In­ter­est in on­line men­tal health por­tal wide­spread

Tillsonburg News - - DRIVING - HEATHER RIVERS

it’s de­signed to re­duce iso­la­tion for those with men­tal health is­sues, and im­prove both their cop­ing skills and emo­tional health.

here’s an in­tro­duc­tion to the one of the lon­don re­gion’s new­est around-the-clock men­tal health ini­tia­tives.

“big white wall is an on­line por­tal for in­di­vid­u­als 16 to 34 with de­pres­sion or anx­i­ety­type is­sues, but there are also a mul­ti­tude of other men­tal health sup­ports,” said Paul gill, clin­i­cal dig­i­tal lead with the south west lo­cal health in­te­gra­tion Net­work (lhiN). “in the last decade, men­tal health vis­its to emer­gency rooms have jumped sig­nif­i­cantly, as have hos­pi­tal­iza­tions for de­pres­sion, anx­i­ety and eat­ing dis­or­ders. more work needs to be done to in­ter­vene be­fore peo­ple end up in the er in cri­sis.”

in­tro­duced to the area in June, gill said hun­dreds of lo­cal res­i­dents — of which 24 to 34 year olds are the big­gest users — have reg­is­tered for big white wall.

“it’s very sim­i­lar to Face­book, but it’s com­pletely anony­mous,” gill said. “you can post how you are feel­ing or what you are go­ing through.”

gill said one of the big­gest el­e­ments of the big white wall is that peo­ple with men­tal health is­sues of­ten “feel less iso­lated.”

“you go on­line and you see there are 30 other peo­ple post­ing who are go­ing through some­thing sim­i­lar,” he said. “you im­me­di­ately start to feel less iso­lated.”

he hopes more peo­ple will ac­cess the new tech­nol­ogy that is a part­ner­ship with New Zealand and the u.K.

“stud­ies have shown that young peo­ple are ea­ger to adopt tech­nol­ogy to man­age their own health and the ini­tial re­sults for big white wall bear this out,” gill said. “we be­lieve res­i­dents of the south west lhiN in gen­eral are open to us­ing tech­nol­ogy to man­age their health and we are en­cour­aged by the rel­a­tively broad par­tic­i­pa­tion in big white wall.”

other parts of the wall in­clude self-help mo­d­ules grounded in cog­ni­tive be­havioural ther­apy.

“it al­lows in­di­vid­u­als to re­flect on their mood and try to fig­ure out what their trig­gers are that kept them there and what the trig­gers might be to help them get out of dif­fi­cult sit­u­a­tions,” gill said. “These mo­d­ules, we are see­ing, have high uti­liza­tion.”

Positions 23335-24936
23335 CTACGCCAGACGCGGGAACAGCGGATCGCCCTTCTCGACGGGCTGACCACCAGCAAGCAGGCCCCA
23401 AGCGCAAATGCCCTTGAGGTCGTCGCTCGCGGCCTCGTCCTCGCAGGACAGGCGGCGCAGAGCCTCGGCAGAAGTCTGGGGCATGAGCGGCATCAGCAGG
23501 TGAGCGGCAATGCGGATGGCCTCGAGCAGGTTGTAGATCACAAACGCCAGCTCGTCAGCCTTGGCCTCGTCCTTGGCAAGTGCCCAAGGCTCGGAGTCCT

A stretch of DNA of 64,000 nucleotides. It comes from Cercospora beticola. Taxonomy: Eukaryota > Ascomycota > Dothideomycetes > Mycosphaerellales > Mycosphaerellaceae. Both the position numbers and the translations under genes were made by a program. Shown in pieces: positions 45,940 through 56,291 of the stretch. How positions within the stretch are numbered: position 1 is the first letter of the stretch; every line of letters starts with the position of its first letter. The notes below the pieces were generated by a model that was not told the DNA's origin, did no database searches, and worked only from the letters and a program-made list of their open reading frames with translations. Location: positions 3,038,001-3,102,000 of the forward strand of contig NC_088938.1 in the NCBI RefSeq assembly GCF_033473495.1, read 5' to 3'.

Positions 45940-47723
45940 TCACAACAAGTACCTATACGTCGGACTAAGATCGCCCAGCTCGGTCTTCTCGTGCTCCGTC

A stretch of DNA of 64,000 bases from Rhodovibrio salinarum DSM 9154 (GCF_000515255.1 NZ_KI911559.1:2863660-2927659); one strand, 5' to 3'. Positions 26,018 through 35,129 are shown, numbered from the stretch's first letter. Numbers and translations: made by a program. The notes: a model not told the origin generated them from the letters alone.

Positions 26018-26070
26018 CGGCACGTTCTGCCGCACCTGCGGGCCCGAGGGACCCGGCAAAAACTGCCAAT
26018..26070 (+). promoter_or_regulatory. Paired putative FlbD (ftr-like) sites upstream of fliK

in­ter­est is high­est in cour­ses en­ti­tled man­age stress and anx­i­ety, man­age your de­pres­sion and eat healthy and lose weight.

“The south west lhiN is reach­ing out to health-care providers and the gen­eral pub­lic through so­cial me­dia, but we in­vite ev­ery­one to share and talk about big white wall,” gill said.

res­i­dents of the south west lhiN now can ac­cess two free self-help psy­chother­apy ser­vices big white wall and bounce back.

any­one can ac­cess the ser­vice at www.big­white­wall.ca

bounce­back, which can be ac­cessed through a physi­cian, is a tele­phone coach­ing pro­gram that is grounded in cog­ni­tive be­havioural ther­apy.

gems val­ued at nearly $100,000 were stolen from an inger­soll jewelry store in what po­lice de­scribe as a dis­trac­tion theft.

Two men and six women en­tered lesser broth­ers Jew­ellers ltd. on Thames street in inger­soll on Nov. 3 at about 11 a.m., ox­ford oPP said.

in­ves­ti­ga­tors be­lieve the group used a “dis­trac­tion tech­nique” to avert an em­ployee’s at­ten­tion while items were taken from a locked cab­i­net, po­lice said.

var­i­ous pieces of jewelry worth $99,000 were stolen.

Po­lice be­lieve the sus­pects drove off in large dark sports util­ity ve­hi­cle.

oPP of­fi­cers searched the area but weren’t able to lo­cate the sus­pects or ve­hi­cle.

The two men are in their 30s, about six feet in height with av­er­age builds, dark hair and dark fa­cial hair. They were wear­ing dark bomber style jack­ets and jeans, po­lice said.

The six adult fe­male sus­pects wore full length dresses and head scarves.

any­one with in­for­ma­tion about the theft is asked to call ox­ford County oPP at 1-888310-1122 or 519-485-6554 or Crime stop­pers at 1-800-222-8477.

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